Bravery is powerful.
Bravery should be celebrated. Embraced. Cultivated. Pursued. And taught.
Our children benefit from being brave and trying new things and following those passions that they are gifted with. When I was asked to consider writing a review about the Disney Movie Planes about bravery and courage and how to teach it to my children I jumped on board. Why? Because I want to push my children to be brave and to believe in themselves.
Often it's the little things, the little moments of courage that define our lives.
When we were at the lake a dog came running down on the dock. My daughter, Grace, really doesn't care for dogs. Especially big dogs who came running onto a dock unexpectedly. All the kids stood up and Grace hid behind her younger brother Brennan. Brennan was initially a bit irritated that she was behind him. I told him, Brennan she's behind you because to her you're protecting her. With that statement he broadened his stance and a smile came across his face.
He was brave. Courageous.
I was asked to identify with a character in the upcoming movie Planes that I believe relates to my parenting style. Well, I love teaching my children that level of braveness and courage. Sometimes it means standing in front of your sister protecting her and other times it might be dealing with your own fears and overcoming them. So of course I related to Dusty, the main character of Planes. He's afraid of heights. Is the underdog. Is the one who has to deal with his own fears. And yet, through the support of great friends, he is able to conquer those fears.
Do you know what I love? That he wasn't just doing it on his own.
It took support from friends.
And that is what I want to teach my children. There are so many ways to be courageous and brave. But, when you have support and when you can give support it is much easier to be courageous.
The same week at the lake that same son of mine discovered he was even more brave. There's a swimming raft out deep and he's been wanting to go out there all week. Finally on Friday, his sisters convinced him to swim with them out there with his lifejacket on. They were his support. They were like the character Chug who believed in Dusty even when he doubted himself. So Brennan did. He swam to that raft and discovered that the very thing he was afraid of was now a delightful wonderful thing.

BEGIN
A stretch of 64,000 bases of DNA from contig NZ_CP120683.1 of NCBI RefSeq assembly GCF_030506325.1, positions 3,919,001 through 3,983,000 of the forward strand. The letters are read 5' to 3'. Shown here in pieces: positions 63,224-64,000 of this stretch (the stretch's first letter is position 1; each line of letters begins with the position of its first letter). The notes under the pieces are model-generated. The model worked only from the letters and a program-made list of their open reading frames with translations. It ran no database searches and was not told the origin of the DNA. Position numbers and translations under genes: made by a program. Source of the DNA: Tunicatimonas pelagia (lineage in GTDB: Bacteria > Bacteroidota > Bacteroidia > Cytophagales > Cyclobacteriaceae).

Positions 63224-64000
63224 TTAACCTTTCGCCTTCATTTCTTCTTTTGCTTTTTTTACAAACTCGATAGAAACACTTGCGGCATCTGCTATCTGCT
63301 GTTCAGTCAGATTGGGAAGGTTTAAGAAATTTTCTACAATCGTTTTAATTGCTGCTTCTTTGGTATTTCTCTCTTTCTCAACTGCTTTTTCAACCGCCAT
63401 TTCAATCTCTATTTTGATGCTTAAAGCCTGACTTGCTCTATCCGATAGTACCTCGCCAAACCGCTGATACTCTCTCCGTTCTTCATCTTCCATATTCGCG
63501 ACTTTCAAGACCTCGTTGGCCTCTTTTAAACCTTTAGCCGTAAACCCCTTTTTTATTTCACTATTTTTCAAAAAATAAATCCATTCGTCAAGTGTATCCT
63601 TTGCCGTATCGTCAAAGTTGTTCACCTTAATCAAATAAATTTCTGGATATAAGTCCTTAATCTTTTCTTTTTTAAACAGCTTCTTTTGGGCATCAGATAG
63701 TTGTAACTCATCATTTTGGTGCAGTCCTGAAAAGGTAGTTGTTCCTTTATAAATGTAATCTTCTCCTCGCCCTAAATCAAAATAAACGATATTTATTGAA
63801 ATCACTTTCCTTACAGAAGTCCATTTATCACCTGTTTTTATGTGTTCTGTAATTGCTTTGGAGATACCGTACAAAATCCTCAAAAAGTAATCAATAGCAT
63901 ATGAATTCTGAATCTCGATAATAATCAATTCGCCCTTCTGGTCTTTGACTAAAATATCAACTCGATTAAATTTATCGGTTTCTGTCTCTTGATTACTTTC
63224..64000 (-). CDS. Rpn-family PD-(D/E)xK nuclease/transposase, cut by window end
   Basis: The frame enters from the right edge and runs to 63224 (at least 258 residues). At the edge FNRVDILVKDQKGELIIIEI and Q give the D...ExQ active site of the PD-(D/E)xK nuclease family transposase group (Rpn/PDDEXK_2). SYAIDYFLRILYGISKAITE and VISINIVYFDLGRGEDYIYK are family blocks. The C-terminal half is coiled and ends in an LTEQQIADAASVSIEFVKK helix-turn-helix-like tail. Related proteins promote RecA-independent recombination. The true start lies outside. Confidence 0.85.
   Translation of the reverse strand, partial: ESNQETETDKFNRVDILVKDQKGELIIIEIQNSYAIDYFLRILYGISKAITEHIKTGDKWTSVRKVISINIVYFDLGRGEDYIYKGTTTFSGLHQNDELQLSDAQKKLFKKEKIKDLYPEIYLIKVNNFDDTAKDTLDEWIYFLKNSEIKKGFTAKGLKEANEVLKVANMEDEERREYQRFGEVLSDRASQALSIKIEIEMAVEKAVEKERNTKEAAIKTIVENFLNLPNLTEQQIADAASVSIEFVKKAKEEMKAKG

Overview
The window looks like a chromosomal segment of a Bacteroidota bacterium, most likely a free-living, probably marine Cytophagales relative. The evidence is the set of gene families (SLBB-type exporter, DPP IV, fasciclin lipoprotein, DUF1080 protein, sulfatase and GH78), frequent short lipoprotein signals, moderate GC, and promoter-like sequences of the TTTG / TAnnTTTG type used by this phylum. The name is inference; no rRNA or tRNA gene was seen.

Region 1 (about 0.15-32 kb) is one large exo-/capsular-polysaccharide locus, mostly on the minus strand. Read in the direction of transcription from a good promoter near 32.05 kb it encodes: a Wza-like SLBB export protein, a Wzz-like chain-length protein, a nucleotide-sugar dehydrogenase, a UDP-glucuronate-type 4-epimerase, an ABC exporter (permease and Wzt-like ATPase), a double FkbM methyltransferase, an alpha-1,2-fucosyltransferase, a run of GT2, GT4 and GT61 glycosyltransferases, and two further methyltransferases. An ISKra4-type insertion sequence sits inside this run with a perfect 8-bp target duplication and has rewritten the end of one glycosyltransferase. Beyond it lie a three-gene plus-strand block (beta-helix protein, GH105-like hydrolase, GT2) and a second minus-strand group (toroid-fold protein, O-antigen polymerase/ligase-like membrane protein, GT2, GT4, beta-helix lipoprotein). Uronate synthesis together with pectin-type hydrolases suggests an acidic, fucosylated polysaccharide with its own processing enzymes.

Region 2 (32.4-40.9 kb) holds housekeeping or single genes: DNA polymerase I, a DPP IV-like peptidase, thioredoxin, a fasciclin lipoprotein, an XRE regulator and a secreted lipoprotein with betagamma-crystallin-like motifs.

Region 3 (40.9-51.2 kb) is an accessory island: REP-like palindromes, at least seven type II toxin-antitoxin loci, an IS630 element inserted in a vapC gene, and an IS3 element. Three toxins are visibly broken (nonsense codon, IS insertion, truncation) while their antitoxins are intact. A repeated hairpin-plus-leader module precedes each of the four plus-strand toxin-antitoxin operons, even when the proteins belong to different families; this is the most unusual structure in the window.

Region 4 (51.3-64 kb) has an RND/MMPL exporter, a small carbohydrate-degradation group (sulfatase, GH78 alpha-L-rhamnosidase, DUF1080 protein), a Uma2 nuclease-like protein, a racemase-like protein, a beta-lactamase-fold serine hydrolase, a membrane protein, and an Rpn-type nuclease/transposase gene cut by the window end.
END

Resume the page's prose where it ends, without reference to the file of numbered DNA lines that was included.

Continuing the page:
And the beauty? His sisters were there with him. Celebrating his success.
That's what I love about Planes. It's not about one person just being courageous - it's about a beautiful network of characters rallying around a friend.
And they all grow. They all learn their own lessons in bravery.
These are the movies I want my kids watching and learning from. I want them to be brave. I want them to know that it's okay to be afraid - fear is normal - and that it is excellent to try. I want them to be the friend who believes in others. I want them to not cut corners and to do things right. Is there a perfect way to teach bravery?
No. Just like there isn't a perfect way to parent.
It's instead different for each kid and each situation and each moment. But what is the same? The belief in our children. The standing on the sidelines cheering. That matters. And that's why we'll be watching Planes.
And besides, we love Cars, and well, it would be a given that it will be watched in this household. :)
Want to win a $100 Fandango Giftcard courtesy of Disney and Blogher? All you need to do is answer this question in the comments and you will be immediately entered.